PNG files used in Android are saved as a NinePatch PNGs, which are a bit different than regular PNGs. The border has to be transparent and use a black one pixel width. In short, they differ. That’s why the batch tool presented by XDA Forum Member F4bioo might be useful.
This Windows-only tool gives themers the ability to work on several .9.png files simultaneously. F4bioo made a short tutorial detailing how to use this tool, along with screenshots and a YouTube tutorial video. 9Compile also has some extra features like InjectTheme, which allows you to apply the changes directly into the APK without breaking zipaligning.
If you are planning to start some theming, you should make your way to the tool thread and download the latest version.
December 26, 2013 By: eagleeyetom
Changing the look of open source apps is relatively easy. All you need to do is to download the source, add new images, and compile. Things get more complicated when the application’s author does not provide the source code and the app needs to be decompiled and recompiled using something like APKtool.
Aware of this situation, the XDA Forum Member Ankush menat created a tool to ease the process of changing the look of your favorite apps. This Windows-only tool allows you to modify application contents by extracting them to a specified output folder. Then, you can use popular applications like Gimp or Photoshop to edit the PNG files. After you’re done editing, you recompile the application and push it back to your device through ADB (or simply install it for non-system apps). The tool creator also provides a short guide on using the utility. The only things you need to use this tool are Windows OS and Java Runtime Environment 6 or 7.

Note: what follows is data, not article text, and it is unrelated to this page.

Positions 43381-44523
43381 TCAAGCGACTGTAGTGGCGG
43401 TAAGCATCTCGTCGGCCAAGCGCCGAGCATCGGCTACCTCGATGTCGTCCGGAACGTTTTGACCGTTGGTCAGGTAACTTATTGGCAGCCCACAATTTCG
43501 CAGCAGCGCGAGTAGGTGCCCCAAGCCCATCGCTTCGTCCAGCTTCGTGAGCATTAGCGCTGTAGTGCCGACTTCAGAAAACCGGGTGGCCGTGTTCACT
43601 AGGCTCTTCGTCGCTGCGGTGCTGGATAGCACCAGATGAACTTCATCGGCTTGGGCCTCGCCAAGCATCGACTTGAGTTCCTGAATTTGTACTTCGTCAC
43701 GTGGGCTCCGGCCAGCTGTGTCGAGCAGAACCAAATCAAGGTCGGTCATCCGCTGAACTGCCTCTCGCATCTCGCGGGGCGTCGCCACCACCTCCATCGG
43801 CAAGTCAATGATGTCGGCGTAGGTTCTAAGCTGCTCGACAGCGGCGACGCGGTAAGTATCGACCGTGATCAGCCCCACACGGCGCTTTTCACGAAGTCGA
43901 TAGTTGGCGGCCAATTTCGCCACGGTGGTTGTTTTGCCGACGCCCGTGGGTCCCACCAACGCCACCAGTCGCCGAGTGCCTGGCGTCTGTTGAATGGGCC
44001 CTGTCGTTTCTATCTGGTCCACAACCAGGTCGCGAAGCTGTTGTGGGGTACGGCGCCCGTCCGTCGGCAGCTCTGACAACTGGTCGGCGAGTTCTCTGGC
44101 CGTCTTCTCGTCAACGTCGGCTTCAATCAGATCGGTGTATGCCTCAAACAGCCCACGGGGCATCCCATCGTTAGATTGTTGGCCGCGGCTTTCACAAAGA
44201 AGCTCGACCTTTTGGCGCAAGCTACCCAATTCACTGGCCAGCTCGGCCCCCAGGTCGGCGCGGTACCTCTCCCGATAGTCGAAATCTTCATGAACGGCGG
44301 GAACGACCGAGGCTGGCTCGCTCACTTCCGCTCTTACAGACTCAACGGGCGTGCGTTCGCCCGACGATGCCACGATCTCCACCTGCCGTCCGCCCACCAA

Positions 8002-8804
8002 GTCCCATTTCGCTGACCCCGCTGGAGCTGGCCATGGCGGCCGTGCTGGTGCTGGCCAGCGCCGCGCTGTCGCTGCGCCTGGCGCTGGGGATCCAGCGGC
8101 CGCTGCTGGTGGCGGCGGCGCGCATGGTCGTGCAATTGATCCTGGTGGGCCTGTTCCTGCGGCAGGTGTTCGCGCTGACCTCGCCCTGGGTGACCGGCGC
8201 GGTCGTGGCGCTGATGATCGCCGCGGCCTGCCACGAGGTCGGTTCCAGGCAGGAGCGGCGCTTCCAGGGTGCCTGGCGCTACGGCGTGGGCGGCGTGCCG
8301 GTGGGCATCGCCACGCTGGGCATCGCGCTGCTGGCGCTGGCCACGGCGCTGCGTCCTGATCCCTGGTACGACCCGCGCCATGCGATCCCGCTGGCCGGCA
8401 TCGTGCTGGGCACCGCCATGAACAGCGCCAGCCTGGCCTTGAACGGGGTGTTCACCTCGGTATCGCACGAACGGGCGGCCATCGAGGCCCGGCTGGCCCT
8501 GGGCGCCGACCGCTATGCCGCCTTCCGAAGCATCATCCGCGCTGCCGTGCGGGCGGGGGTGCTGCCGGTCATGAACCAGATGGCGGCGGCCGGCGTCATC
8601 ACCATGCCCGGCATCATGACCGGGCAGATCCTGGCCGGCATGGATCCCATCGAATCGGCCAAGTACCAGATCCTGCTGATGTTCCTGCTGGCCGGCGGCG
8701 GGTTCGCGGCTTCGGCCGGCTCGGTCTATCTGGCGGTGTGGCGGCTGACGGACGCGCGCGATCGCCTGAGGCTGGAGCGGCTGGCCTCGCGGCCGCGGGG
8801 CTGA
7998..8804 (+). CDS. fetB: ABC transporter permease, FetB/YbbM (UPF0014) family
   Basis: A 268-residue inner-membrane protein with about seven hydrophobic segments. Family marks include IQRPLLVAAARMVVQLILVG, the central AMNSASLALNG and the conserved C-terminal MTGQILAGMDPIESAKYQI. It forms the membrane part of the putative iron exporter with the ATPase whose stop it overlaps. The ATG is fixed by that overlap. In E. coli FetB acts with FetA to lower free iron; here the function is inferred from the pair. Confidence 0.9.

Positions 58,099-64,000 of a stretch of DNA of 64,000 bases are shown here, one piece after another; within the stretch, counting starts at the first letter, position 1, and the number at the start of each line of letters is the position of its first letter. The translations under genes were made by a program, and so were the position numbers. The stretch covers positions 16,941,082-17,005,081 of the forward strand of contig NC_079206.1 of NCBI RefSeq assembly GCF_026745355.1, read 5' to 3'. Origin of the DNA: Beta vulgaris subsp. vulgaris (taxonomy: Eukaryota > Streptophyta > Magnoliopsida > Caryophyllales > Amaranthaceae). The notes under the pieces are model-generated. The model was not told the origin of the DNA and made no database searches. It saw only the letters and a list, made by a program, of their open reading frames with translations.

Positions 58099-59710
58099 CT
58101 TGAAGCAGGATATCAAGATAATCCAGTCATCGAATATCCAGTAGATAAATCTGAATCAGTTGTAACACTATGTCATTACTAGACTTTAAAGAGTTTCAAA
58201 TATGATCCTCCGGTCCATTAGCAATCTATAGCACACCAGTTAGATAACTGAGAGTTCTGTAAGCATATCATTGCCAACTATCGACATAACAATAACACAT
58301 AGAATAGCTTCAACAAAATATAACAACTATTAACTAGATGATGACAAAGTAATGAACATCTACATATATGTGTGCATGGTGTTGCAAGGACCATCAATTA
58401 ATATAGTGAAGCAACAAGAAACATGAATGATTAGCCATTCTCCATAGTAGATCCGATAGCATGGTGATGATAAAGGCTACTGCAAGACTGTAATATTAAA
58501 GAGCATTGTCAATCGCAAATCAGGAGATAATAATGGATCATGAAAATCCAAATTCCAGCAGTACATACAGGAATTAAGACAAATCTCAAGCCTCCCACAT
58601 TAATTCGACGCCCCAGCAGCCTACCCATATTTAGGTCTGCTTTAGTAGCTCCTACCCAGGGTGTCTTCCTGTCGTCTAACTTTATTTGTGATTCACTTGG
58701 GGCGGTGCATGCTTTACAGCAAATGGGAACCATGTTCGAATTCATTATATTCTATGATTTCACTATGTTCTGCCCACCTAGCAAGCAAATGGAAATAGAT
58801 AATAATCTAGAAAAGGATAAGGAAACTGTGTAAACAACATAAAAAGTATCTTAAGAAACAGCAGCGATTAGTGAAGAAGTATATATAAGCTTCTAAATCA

More information and download files can be found in the original thread. So if you’re looking for a way to change the look of your favorite applications, go there and give this a shot.
December 23, 2013 By: eagleeyetom
Theming is one of the most interesting aspects of Android. Modifying the look of various UI elements often leads to as noticeable of an impact as getting new features. There are lots of ways to modify the look of your screen, but what to do when you want to modify only one element?
There is an app in the Play Store called ZipThemer. Basically this tool allows you to add some custom UI elements to your favorite custom ROM’s update.zip file. XDA Recognized Contributor matthew0776 gathered tons of interesting mods together and called it a Candy Shop, and it is indeed full of sweetness. The current set is intended for use with the Nexus 4. But with a little modification, it can be used with almost any device. Currently the lock ring, glow dots, lock pattern, search light and soft keys can be modified. The number of mods is impressive, and I’m sure everybody will find something interesting. For those of you who are less familiar with ZipThemer, an instructional video can also be found in the original thread.